Our central scenario for the rapid-growth markets is that growth accelerates in the second half of the year and into 2013.
Although recession, stalling growth and high unemployment continue to impact many markets, the data and insights in this quarter’s rapid-growth markets forecast tells us that the overall prospects for RGMs remain strong.
Our analysis suggests that RGMs are likely to weather the ongoing Eurozone crisis and remain engines of global growth, though many will see expansion slow this year. Their expansion is expected to accelerate once more in 2013, helping stimulate a wider pick-up.
And as uncertainty surrounding the single currency diminishes — for we still believe a Eurozone break-up is unlikely — we expect growth to move forward from 4.9% in 2012 to 5.9% in 2013 and 6.5% in 2014.
What lies behind such positive projections?
First the rapidly growing Asian countries are playing an increasingly powerful role on the global scene. By adjusting their growth patterns towards more reliance, the major Emerging Asian economies would allow greater exchange rate flexibility.
Meanwhile, the US and other advanced economies should reduce internal demand relative to overall growth. This shift in relative demand and prices between surplus and deficit countries will help stabilizing financial markets and economic systems across the world.
Secondly, we believe that soaring domestic demand in the RGMs is poised to change the rules of the world economy. By 2020, the number of middle-class households in emerging countries will more than double, overtaking the US and Eurozone with nearly 150 million new consumers.
The speed and scale of the transition is astonishing.
For example, in 2011 emerging Asia accounted for just 14% of global consumer spending in US dollars. By 2020, its share will be 25% and by 2030 that share will be 40% - a near threefold rise in just 20 years. In India, meanwhile, 47% of households had income exceeding US$5,000 in 2010; by 2020, 80% will.
Businesses need to urgently adapt their strategies to take advantages of these new challenges and opportunities.
RGMs are likely to take further action to protect themselves against fallout from the Eurozone crisis.
- Rapid-growth markets (RGMs) are well placed to weather the major risks facing the global economy at the present time given that they have space to ease both fiscal and monetary policy. Indeed, cooling inflation has already allowed short-term interest rates to start to come down in around a third of the 25 RGMs, including each of the BRICs.
- Our central scenario for the RGMs is that growth accelerates in the second half of the year and into 2013 as uncertainty surrounding the Eurozone diminishes. Consequently, we expect growth to pick up from 4.9% in 2012 to 5.9% in 2013 and 6.5% in 2014.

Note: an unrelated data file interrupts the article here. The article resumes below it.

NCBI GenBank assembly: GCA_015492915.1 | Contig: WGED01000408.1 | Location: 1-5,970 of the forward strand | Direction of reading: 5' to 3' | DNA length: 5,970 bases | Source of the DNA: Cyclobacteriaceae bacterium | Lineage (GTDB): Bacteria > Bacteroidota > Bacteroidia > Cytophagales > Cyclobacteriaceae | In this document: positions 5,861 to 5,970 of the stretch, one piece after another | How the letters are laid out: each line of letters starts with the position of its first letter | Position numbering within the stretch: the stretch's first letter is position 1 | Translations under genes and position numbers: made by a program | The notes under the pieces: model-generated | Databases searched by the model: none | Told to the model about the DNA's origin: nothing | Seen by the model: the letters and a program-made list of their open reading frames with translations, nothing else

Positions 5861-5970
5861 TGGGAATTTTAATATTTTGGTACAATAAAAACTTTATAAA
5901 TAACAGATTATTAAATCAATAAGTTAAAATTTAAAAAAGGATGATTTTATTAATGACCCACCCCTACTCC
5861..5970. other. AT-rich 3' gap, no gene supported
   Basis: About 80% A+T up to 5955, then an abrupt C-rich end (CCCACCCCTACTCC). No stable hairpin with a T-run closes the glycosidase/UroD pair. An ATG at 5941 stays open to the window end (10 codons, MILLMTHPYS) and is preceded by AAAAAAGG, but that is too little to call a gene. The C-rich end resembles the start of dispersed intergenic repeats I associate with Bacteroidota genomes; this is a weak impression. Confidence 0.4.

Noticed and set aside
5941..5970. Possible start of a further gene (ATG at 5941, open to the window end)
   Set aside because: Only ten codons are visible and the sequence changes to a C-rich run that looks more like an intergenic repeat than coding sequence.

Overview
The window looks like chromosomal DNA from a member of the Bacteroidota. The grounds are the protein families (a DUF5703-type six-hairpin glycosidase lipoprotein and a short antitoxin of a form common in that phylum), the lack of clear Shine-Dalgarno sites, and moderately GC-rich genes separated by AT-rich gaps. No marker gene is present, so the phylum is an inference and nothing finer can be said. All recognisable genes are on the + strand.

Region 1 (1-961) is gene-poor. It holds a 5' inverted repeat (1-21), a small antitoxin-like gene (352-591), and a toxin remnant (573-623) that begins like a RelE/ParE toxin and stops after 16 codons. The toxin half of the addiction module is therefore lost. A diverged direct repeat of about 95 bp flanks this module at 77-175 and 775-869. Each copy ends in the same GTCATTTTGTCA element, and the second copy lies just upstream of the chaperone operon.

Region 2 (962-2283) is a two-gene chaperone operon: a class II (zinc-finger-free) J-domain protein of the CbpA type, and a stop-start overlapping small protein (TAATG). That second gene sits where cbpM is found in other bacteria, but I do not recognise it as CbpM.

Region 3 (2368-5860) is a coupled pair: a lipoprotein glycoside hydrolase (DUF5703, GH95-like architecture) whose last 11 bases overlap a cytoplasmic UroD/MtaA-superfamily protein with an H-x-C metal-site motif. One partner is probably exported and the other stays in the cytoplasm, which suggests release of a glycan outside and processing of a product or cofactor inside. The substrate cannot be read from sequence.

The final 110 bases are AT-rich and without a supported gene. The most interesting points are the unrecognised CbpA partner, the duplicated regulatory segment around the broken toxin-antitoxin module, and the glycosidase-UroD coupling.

- If the Eurozone were to break-up, our analysis shows that the Czech Republic, and Poland would be pushed into recession, with Hong Kong and Malaysia also hit hard due to their dependence on global trade.
- Under our central scenario, we expect growth in 2012 to slow by less in the Asian RGMs than it does in either the Latin American or EMEIA RGMs, as falling inflation allows the Asian RGMs to be more aggressive in using monetary policy to support growth.
- While the slowdown in trade for many RGMs is being cushioned by heavy exposure to other emergers and the US, most countries in Central and Eastern Europe rely overwhelmingly on demand from the Eurozone.
- Poland, Romania, Hungary and the Czech Republic all recorded falls in industrial output in Q1. In the Czech Republic, this produced a sharp decline in GDP given the weakness of domestic demand, which is under pressure from fiscal austerity.
Growing middle classes make RGMs more resilient to shocks than in the past
- Our forecasts for household incomes show that the number of households in emerging markets enjoying higher incomes will grow sharply over the next ten years. The number of emerging markets households enjoying an income of over US$30,000 will more than double to 149m by 2020, overtaking the US (120m) and the Eurozone (116m).
- These households will have discretionary income to spend on leisure pursuits, consumer goods and holidays.
Rebalancing toward services and domestic demand will make high growth more durable
- The major emerging Asian countries that have run surpluses in recent years must adjust their growth patterns toward more reliance on domestic demand and should allow greater exchange rate flexibility. Rebalancing Asian RGMs will not only make the world economy more stable but will also help the Asian countries themselves, making high growth rates more durable.
- By increasing private consumption, investment and infrastructure spending, and realigning price dynamics, large welfare gains can be made across Asia. The services sector will grow strongly in coming years across the RGMs.
Strong rise in FDI flows to emergers in 2011 reflects the long-term attraction of RGMs.
- The current bout of the Eurozone crisis will have a negative impact on FDI into RGMs during 2012, but longer-term FDI will continue to grow as multinational companies are drawn to the high growth rates of the RGMs at a time when growth is stagnant elsewhere in the world.
- As the RGM middle-class grows, the focus of the FDI is likely to shift increasingly from building plants for the production of goods to export back to the developed economies, to serving domestic markets. As the growing RGM middle-class starts to consume more services, the focus will also shift increasingly from the manufacturing sector toward the service sector.
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